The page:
James Coney  

Investors need to know how much they are paying

James Coney

James Coney

Cost is important.

I realise that advisers think journalists are more obsessed by this than clients are, but I would argue that is is because we appreciate how damaging excessive charges can be.

Paying one percentage point more than you need equates to a loss of 50 per cent of your profits over 20 years; that is the stark fact I like to remind everyone of.

Value is important too, as I have argued many times before, but you can not understand one without knowing the other. You may be happy with your profits, until you find out that someone else has made twice as much as you.

It is part of the issue over why client outcomes are so hard to assess.

Also, I do not buy the argument that investors are not interested in cost.

That certainly was the case 20 years ago, but the rise and rise of low-fee trackers (putting aside the rights and wrongs of this as an investment strategy) is testament to the fact that ordinary savers are interested in what they pay for a service.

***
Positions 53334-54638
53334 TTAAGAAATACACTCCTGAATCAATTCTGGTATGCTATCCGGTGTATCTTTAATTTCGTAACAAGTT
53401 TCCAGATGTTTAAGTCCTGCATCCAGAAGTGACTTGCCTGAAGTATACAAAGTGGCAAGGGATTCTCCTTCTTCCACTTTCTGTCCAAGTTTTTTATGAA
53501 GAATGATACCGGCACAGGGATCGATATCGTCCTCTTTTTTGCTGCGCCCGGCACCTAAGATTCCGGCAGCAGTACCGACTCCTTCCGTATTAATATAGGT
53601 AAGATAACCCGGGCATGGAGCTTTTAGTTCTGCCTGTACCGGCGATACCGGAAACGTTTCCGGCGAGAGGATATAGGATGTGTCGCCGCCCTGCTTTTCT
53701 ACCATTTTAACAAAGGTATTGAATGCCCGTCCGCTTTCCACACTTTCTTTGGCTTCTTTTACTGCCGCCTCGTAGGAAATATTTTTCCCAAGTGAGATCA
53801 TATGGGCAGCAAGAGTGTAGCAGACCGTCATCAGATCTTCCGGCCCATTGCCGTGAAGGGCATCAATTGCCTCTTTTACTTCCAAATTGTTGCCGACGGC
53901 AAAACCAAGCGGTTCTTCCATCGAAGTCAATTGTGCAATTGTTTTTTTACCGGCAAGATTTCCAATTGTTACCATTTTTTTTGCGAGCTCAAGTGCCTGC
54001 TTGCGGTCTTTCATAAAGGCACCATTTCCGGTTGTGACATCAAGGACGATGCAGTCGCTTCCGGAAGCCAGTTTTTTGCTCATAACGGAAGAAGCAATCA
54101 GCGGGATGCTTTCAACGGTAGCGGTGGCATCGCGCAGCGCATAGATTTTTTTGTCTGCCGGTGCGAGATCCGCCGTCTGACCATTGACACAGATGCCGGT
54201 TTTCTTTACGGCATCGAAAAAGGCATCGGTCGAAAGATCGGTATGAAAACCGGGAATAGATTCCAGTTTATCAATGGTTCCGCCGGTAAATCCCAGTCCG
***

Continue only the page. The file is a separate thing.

Given the environment we are in, it is flabbergasting that the government has decided to push ahead with mandatory pension statements without costs included in them.

I am taking part in an industry panel event next month in which the issue of transparency and investor communications will be at the heart of the debate.

Spoiler alert: I am very much in favour of empowering investors with information to help them make better decisions.

I am never entirely sure that civil servants are best placed to be able to understand the decisions ordinary investors have to make.

Does anyone in a government pension scheme care about cost? Of course they do not, it is just not something they have to worry about.

It is exactly the same kind of problem that held up auto-enrolment for decades, because Whitehall mandarins with wonderful pensions did not understand why everyone else did not have one too.

Besides, lots of them have degrees from London School of Economics, Oxford and Cambridge, which most normal savers do not have.

Clearly with the growth of defined contribution pension saving we need to have better accountability, and simplified statements are a major stride towards having a pension system that allows people to make informed decisions.

And we know that having real visibility in costs has been a great route to reducing overall investment costs across the industry, with no tangible impact on performance.

Indeed, the margins of the big investment houses just keep getting better.

Without cost disclosure, investors are never going to know if they are getting value for money. The government’s logic is that on a two-page form investors would already be bombarded with too much information. I do not believe it.